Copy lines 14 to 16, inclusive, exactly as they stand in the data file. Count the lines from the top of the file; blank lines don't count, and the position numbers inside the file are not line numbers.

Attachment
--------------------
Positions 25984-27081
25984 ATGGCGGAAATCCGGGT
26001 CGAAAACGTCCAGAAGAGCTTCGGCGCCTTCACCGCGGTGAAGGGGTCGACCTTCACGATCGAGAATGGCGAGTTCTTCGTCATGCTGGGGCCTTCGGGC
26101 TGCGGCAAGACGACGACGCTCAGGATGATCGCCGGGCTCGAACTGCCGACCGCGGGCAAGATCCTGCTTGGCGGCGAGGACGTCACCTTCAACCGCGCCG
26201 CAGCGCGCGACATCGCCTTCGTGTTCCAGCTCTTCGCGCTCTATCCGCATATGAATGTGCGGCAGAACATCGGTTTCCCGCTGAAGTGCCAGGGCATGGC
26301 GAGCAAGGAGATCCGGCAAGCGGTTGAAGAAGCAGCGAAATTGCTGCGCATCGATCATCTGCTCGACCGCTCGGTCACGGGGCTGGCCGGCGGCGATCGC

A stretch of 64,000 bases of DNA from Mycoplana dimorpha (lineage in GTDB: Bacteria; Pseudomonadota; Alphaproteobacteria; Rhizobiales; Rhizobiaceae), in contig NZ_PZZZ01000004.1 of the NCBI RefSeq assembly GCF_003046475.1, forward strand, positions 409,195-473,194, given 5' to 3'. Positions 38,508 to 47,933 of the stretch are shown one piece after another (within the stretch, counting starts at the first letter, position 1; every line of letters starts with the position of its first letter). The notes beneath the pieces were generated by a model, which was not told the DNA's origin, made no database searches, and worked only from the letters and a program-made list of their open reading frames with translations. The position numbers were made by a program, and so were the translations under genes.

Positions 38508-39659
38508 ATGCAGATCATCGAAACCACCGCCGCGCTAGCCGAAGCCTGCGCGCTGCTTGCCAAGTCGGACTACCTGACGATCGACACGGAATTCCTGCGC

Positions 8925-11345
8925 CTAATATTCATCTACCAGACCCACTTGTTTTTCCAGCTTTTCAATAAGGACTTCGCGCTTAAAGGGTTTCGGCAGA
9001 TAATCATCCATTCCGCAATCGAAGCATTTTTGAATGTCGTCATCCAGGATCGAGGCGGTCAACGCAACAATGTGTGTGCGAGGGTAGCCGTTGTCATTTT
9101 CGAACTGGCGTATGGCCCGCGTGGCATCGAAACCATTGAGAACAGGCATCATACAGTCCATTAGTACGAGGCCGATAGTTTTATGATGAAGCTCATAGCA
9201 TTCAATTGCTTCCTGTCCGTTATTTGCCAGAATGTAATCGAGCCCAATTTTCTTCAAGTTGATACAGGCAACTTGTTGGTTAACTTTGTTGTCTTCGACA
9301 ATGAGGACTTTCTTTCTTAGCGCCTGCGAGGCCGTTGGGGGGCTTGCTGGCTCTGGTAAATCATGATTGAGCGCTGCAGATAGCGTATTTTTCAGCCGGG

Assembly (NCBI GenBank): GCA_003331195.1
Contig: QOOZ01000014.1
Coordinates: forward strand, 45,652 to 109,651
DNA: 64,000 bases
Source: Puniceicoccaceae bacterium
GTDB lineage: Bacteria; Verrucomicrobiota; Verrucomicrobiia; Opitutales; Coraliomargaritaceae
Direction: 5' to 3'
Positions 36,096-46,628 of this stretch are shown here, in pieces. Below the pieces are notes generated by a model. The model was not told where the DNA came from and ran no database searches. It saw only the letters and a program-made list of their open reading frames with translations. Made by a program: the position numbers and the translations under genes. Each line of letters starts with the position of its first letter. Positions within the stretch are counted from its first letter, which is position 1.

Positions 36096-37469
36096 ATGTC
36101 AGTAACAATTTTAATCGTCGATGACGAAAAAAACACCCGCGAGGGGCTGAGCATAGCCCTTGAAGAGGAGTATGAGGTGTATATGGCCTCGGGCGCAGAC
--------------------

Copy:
9201 TTCAATTGCTTCCTGTCCGTTATTTGCCAGAATGTAATCGAGCCCAATTTTCTTCAAGTTGATACAGGCAACTTGTTGGTTAACTTTGTTGTCTTCGACA
9301 ATGAGGACTTTCTTTCTTAGCGCCTGCGAGGCCGTTGGGGGGCTTGCTGGCTCTGGTAAATCATGATTGAGCGCTGCAGATAGCGTATTTTTCAGCCGGG

Assembly (NCBI GenBank): GCA_003331195.1